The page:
You notice that the relationship for the sine function involves the length of the side opposite the angle divided by the length of the hypotenuse. But while the hypotenuse is always a positive number, the sign of the opposite side can be different, depending on what quadrant the angle is drawn in.
Can you determine what the sign of the sine function will be in each of the four quadrants, based on the knowledge of the ratio that defines the sine function?
Domain and Range of Trigonometric Functions
While the trigonometric functions may seem quite different from other functions you have worked with, they are in fact just like any other function. We can think of a trig function in terms of “input” and “output.” The input is always an angle. The output is a ratio of sides of a triangle. If you think about the trig functions in this way, you can define the domain and range of each function.
Let’s first consider the sine and cosine functions. The input of each of these functions is always an angle, and as you learned in the previous sections, these angles can take on any real number value. Therefore the sine and cosine function have the same domain, the set of all real numbers,
In this right triangle,
In either case, the minimum value is -1. For example,
The table below summarizes the domains and ranges of these functions:
Domain | Range | |
---|---|---|
Sine | ||
Cosine |
Knowing the domain and range of the cosine and sine function can help us determine the domain and range of the secant and cosecant function. First consider the sine and cosecant functions, which as we showed above, are reciprocals. The cosecant function will be defined as long as the sine value is not 0. Therefore the domain of the cosecant function excludes all angles with sine value 0, which are
In Chapter 2 you will analyze the graphs of these functions, which will help you see why the reciprocal relationship results in a particular range for the cosecant function. Here we will state this range, and in the review questions you will explore values of the sine and cosecant function in order to begin to verify this range, as well as the domain and range of the secant function.
Domain | Range | |
---|---|---|
Cosecant | ||
Secant |
Now let’s consider the tangent and cotangent functions. The tangent function is defined as
Function | Domain | Range |
---|---|---|
Tangent | All reals | |
Cotangent | All reals |
Knowing the ranges of these functions tells you the values you should expect when you determine the value of a trig function of an angle. However, for many problems you will need to identify the sign of the function of an angle: Is it positive or negative?
In determining the ranges of the sine and cosine functions above, we began to categorize the signs of these functions in terms of the quadrants in which angles lie. The figure below summarizes the signs for angles in all 4 quadrants.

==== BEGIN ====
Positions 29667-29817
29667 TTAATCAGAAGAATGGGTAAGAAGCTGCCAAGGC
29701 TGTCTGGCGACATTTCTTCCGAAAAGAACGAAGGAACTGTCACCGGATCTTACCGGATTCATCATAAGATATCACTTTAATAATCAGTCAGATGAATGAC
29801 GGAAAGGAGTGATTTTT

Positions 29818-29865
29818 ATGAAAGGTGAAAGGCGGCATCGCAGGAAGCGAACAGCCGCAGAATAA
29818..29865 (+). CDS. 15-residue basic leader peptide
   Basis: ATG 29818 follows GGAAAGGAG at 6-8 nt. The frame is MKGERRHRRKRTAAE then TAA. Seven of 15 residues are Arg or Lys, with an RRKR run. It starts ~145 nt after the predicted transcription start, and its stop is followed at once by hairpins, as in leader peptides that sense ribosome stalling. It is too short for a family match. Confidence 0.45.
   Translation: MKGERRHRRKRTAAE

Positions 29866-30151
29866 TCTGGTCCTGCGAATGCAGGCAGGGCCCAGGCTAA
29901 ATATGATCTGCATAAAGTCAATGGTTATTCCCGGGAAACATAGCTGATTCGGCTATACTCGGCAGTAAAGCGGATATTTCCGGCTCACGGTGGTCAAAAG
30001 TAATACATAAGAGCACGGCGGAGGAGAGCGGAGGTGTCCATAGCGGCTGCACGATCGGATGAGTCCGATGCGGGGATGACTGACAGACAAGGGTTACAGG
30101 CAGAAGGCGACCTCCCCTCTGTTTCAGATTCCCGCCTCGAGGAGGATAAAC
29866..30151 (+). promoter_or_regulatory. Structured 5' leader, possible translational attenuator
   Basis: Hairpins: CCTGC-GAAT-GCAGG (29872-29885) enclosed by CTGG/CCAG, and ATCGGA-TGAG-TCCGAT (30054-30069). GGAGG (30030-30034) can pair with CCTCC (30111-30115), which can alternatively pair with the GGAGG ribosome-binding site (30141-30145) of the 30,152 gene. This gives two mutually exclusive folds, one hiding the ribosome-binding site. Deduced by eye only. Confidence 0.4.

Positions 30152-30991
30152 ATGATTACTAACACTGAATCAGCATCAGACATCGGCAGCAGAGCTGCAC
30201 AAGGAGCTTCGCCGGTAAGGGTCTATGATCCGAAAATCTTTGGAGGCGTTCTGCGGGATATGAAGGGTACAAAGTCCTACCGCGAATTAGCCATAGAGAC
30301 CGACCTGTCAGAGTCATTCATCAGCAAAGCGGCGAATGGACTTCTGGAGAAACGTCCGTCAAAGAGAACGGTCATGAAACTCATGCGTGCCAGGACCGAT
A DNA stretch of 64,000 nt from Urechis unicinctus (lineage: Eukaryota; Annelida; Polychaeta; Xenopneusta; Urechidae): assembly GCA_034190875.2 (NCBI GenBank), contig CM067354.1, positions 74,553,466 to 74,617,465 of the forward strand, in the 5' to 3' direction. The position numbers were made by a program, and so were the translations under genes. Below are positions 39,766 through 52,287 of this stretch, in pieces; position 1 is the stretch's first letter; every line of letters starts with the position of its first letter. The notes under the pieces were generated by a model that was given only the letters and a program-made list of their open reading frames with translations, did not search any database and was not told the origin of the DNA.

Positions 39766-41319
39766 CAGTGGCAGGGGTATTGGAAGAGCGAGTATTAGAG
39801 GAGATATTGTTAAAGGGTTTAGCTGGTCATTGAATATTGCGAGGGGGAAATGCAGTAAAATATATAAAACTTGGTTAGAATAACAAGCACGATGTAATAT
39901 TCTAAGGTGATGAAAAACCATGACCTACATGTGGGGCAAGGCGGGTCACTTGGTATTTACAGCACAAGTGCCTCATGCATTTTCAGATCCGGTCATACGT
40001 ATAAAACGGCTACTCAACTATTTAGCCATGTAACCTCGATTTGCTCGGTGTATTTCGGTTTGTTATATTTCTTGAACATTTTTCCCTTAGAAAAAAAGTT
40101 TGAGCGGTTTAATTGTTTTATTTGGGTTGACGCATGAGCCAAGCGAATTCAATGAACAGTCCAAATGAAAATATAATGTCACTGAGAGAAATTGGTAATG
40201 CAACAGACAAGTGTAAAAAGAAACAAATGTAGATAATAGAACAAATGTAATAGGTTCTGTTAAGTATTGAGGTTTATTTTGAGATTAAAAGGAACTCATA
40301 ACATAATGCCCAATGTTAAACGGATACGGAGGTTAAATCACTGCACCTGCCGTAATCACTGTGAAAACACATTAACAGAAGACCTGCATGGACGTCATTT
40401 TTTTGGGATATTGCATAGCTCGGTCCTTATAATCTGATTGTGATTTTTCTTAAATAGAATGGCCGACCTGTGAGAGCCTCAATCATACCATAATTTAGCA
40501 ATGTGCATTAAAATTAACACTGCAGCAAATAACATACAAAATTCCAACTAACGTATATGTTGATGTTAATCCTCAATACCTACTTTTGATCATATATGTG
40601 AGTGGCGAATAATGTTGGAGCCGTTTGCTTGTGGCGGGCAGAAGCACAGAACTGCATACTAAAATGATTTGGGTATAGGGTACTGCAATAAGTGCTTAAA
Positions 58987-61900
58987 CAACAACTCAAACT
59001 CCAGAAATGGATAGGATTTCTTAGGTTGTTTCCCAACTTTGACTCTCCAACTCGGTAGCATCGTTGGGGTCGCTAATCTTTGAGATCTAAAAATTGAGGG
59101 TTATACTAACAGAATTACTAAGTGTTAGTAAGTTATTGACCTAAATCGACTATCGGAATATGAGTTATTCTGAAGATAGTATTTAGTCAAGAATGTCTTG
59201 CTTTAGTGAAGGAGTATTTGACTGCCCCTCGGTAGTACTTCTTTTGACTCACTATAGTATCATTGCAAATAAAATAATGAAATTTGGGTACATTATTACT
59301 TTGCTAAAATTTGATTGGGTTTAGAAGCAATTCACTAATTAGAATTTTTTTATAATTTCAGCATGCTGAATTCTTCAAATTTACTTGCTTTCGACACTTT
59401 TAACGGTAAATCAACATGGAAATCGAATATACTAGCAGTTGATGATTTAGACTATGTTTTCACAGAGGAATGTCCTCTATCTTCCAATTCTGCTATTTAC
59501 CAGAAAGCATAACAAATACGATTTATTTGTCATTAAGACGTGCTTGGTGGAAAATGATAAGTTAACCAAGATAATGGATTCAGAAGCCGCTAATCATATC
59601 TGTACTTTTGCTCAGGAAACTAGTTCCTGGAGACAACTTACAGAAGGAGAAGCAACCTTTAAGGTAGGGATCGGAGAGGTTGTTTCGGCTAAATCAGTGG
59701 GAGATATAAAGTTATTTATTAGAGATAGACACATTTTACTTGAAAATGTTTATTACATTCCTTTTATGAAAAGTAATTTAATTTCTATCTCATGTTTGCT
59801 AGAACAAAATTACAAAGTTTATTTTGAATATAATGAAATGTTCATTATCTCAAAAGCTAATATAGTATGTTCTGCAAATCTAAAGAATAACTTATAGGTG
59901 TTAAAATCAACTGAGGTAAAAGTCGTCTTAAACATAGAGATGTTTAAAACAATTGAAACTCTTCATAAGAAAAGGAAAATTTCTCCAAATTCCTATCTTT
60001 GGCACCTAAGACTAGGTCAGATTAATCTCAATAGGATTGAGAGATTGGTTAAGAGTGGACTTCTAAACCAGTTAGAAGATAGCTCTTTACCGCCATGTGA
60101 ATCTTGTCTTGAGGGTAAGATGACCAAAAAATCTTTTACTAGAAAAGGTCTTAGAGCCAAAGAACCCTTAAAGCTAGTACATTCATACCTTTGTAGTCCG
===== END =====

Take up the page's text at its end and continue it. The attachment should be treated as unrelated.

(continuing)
An easy way to remember this is “All Students Take Calculus”. Quadrant I: All values are positive, Quadrant II: Sine is positive, Quadrant III: Tangent is positive, and Quadrant IV: Cosine is positive. This simple memory device will help you remember which trig functions are positive and where.
Stating the Sign
1. State the sign of
The angle
2. State the sign of
The angle
3. State the sign of
The angle
Examples
Example 1
Earlier, you were asked to determine what the sign of the sine function will be in each of the four quadrants.
Since the sine function is defined to be the length of the opposite side divided by the length of the hypotenuse, the sign of the sine function is the sign of the
Example 2
State the sign of
The angle
Example 3
State the sign of
The angle \begin{align*}130^\circ\end{align*} is in the second quadrant. Sine is defined to be the opposite side divided by the hypotenuse. Since the hypotenuse of the unit circle is one and the opposite side is the \begin{align*}y\end{align*}-coordinate, the sign of the sine function is determined by the sign of the \begin{align*}y\end{align*}-coordinate. Since \begin{align*}130^\circ\end{align*} is in the second quadrant, the \begin{align*}y\end{align*} value is positive. Therefore the sine value is positive.
Example 4
State the sign of \begin{align*}\tan 250^\circ\end{align*}
The angle \begin{align*}250^\circ\end{align*} is in the third quadrant. Tangent is defined to be the opposite side divided by the adjacent side. In the third quadrant, the \begin{align*}x\end{align*} values are negative, and the \begin{align*}y\end{align*} values are negative. A negative divided by a negative equals a positive. Therefore the tangent of \begin{align*}250^\circ\end{align*} is positive.
Review
- In what quadrants is the sine function positive?
- In what quadrants is the cotangent function negative?
- In what quadrants is the cosine function negative?
- In what quadrants is the tangent function positive?
- For what angles is the cosecant function undefined?
- State the sign of \begin{align*}\sin 510^\circ\end{align*}.
- State the sign of \begin{align*}\cos 315^\circ\end{align*}.
- State the sign of \begin{align*}\tan 135^\circ\end{align*}.
- State the sign of \begin{align*}\cot 220^\circ\end{align*}.
- State the sign of \begin{align*}\csc 40^\circ\end{align*}.
- State the sign of \begin{align*}\cos 330^\circ\end{align*}.
- State the sign of \begin{align*}\sin 60^\circ\end{align*}.
- State the sign of \begin{align*}\sec -45^\circ\end{align*}.
- Explain why the cosecant function is never equal to 0.
- Using your knowledge of domain and range, make a possible sketch for \begin{align*}y=\sin x\end{align*}.
Review (Answers)
To see the Review answers, open this PDF file and look for section 1.22.